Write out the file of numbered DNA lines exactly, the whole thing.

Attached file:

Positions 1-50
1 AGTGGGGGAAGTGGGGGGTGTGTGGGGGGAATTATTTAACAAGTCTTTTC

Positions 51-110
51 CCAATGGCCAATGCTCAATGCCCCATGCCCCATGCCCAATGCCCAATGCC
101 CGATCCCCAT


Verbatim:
Positions 1-50
1 AGTGGGGGAAGTGGGGGGTGTGTGGGGGGAATTATTTAACAAGTCTTTTC

Positions 51-110
51 CCAATGGCCAATGCTCAATGCCCCATGCCCCATGCCCAATGCCCAATGCC
101 CGATCCCCAT